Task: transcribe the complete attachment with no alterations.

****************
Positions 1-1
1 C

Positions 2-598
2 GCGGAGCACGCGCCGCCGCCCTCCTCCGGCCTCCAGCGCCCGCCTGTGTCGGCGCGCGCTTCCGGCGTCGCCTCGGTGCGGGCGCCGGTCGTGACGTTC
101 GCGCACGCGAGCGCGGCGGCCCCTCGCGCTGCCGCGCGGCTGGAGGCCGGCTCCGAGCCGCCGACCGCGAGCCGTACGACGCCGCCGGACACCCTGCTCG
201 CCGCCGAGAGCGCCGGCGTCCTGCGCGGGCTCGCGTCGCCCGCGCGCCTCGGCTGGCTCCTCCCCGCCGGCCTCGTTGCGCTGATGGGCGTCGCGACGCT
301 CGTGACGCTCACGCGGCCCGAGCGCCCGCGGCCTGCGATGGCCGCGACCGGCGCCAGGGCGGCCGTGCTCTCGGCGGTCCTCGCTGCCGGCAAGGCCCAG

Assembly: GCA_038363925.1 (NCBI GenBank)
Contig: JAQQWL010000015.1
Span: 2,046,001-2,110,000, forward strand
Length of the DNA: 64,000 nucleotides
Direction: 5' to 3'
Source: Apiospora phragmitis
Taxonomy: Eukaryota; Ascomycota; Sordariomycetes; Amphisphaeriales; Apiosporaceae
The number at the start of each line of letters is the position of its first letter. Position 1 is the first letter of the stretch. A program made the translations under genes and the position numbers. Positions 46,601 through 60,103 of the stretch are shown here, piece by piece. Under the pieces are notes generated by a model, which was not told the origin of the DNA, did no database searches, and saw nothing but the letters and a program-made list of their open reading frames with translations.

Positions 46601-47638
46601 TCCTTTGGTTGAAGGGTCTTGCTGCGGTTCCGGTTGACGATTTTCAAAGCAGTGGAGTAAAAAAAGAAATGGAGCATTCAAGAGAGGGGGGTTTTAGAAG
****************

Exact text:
Positions 1-1
1 C

Positions 2-598
2 GCGGAGCACGCGCCGCCGCCCTCCTCCGGCCTCCAGCGCCCGCCTGTGTCGGCGCGCGCTTCCGGCGTCGCCTCGGTGCGGGCGCCGGTCGTGACGTTC
101 GCGCACGCGAGCGCGGCGGCCCCTCGCGCTGCCGCGCGGCTGGAGGCCGGCTCCGAGCCGCCGACCGCGAGCCGTACGACGCCGCCGGACACCCTGCTCG
201 CCGCCGAGAGCGCCGGCGTCCTGCGCGGGCTCGCGTCGCCCGCGCGCCTCGGCTGGCTCCTCCCCGCCGGCCTCGTTGCGCTGATGGGCGTCGCGACGCT
301 CGTGACGCTCACGCGGCCCGAGCGCCCGCGGCCTGCGATGGCCGCGACCGGCGCCAGGGCGGCCGTGCTCTCGGCGGTCCTCGCTGCCGGCAAGGCCCAG

Assembly: GCA_038363925.1 (NCBI GenBank)
Contig: JAQQWL010000015.1
Span: 2,046,001-2,110,000, forward strand
Length of the DNA: 64,000 nucleotides
Direction: 5' to 3'
Source: Apiospora phragmitis
Taxonomy: Eukaryota; Ascomycota; Sordariomycetes; Amphisphaeriales; Apiosporaceae
The number at the start of each line of letters is the position of its first letter. Position 1 is the first letter of the stretch. A program made the translations under genes and the position numbers. Positions 46,601 through 60,103 of the stretch are shown here, piece by piece. Under the pieces are notes generated by a model, which was not told the origin of the DNA, did no database searches, and saw nothing but the letters and a program-made list of their open reading frames with translations.

Positions 46601-47638
46601 TCCTTTGGTTGAAGGGTCTTGCTGCGGTTCCGGTTGACGATTTTCAAAGCAGTGGAGTAAAAAAAGAAATGGAGCATTCAAGAGAGGGGGGTTTTAGAAG